Orthodox America


The Cry of the New Martyrs


I was in prison and ye came unto me. (Matt. 25:36)

"...to endure, to experience sufferings-or at least to do so through compassion for your neighbor-this is the path of free faith in Christ's resurrection." (Fr. Dimitry Dudko)

"Why do good men remain silent? Do you free men of the Western world continue to look to your own affairs and re- main cold to the injustices which have put three innocent men in trouble? You were enthusiastic to see man place his feet upon the moon but you do not know how to plead for your brothers. We have been chosen for captivity and suffer- ing, we who were born, live, and remain here. But we want you to feel with us in our suffering and cry out when we cannot: 'Enough!'" (Fr. Georghe Calciu)

Through the courageous efforts of spokesmen such as Alexander Solzhenitsyn and Fr. Dimitry Dudko, the eyes of the West are gradually being opened to the awful truth of increasing repression and persecution of the faithful behind the Iron Curtain. But these eyes, are they eyes that see? Those to whom they speak, do they have ears to hear?

Yes, their words, their cries are addressed to us. And we who call ourselves Christians, what is our response? Do we hear so many pleas for help from so many directions that we simply feel sorry for a moment, mumble a prayer and then forget? Do we expect "someone else" to help them? Do we excuse ourselves by thinking we have enough problems of our own to cope with? So spoiled have we become by freedom here in the West, that it is difficult to feel the responsibility of someone else's suffering on the other side of the world. Perhaps we are stirred to righteous anger when we hear of a new arrest, or of a church being closed, a priest banished, a believer sent to a psychiatric "hospital" for treatment of "anti-social behavior", children forcibly separated from parents because they are being "brain-washed with anti-Soviet propagandaŠBut the Soviet Union is so far away, and we have our job, our family to care for, Sunday school lessons to prepareŠAnd the next day we have a picnic and who wants to spoil a picnic with thoughts of persecution of our brothers and sisters? But yes, precisely, they are our brothers and sisters, belonging to the same family in Christ. No matter how many miles separate us, these are our "neighbors" whom Christ commanded us to help and care for as He illustrated in the well-known parable of the Good Samaritan. What then can we do? How can we turn our momentary spark of righteous anger into a flame of compassion which in turn will bring forth the fruit of active Christian love?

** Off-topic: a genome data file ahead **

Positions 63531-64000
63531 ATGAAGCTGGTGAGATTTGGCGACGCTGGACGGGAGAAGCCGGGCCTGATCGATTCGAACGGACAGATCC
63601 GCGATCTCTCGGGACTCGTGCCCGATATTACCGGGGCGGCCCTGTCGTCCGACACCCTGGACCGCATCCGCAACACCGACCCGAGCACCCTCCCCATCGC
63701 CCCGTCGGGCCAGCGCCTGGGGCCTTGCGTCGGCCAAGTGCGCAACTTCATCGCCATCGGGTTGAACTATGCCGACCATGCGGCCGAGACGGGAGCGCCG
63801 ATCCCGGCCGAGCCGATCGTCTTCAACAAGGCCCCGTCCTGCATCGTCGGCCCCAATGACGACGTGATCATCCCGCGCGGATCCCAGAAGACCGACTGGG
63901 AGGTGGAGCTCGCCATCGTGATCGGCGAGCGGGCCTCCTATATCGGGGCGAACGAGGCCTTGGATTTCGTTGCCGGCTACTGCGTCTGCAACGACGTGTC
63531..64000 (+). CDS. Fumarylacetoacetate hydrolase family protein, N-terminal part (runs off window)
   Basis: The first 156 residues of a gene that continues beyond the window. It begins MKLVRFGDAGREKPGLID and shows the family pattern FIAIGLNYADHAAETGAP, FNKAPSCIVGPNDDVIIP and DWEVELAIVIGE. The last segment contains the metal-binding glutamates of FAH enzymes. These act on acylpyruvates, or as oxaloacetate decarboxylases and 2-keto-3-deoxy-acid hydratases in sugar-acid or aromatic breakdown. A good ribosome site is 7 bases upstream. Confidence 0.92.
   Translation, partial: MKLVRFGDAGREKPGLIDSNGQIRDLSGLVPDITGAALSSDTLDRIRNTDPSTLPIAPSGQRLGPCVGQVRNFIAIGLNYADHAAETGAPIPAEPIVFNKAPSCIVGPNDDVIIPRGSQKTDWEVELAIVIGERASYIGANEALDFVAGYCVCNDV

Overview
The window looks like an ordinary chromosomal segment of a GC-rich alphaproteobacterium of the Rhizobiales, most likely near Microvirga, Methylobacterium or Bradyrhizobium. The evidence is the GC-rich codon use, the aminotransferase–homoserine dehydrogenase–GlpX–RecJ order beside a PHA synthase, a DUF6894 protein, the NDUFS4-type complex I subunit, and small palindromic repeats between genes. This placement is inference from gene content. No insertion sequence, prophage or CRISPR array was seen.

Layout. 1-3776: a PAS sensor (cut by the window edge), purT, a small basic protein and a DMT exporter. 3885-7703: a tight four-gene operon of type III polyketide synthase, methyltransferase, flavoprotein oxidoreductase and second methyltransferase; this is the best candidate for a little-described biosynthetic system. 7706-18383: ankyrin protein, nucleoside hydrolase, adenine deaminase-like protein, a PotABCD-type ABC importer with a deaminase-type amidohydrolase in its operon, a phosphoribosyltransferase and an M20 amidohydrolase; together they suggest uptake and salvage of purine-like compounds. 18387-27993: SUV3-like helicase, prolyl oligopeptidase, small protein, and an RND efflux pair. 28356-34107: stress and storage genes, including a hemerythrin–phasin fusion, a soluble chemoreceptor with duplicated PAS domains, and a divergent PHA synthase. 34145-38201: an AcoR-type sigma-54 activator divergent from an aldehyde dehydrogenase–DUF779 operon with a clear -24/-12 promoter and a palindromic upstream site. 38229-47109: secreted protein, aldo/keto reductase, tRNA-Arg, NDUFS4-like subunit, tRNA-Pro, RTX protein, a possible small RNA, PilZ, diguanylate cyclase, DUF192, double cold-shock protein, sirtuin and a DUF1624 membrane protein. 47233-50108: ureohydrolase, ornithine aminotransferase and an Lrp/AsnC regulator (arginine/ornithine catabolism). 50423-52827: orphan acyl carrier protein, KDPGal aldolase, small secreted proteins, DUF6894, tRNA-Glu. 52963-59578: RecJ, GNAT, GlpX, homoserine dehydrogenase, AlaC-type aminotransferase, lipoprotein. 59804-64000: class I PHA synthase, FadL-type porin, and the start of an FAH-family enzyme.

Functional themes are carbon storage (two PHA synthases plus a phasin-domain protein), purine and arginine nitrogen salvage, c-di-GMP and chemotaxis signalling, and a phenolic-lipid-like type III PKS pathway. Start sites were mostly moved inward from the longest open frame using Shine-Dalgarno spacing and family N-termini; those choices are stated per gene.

LORD, WHAT SHALL I DO?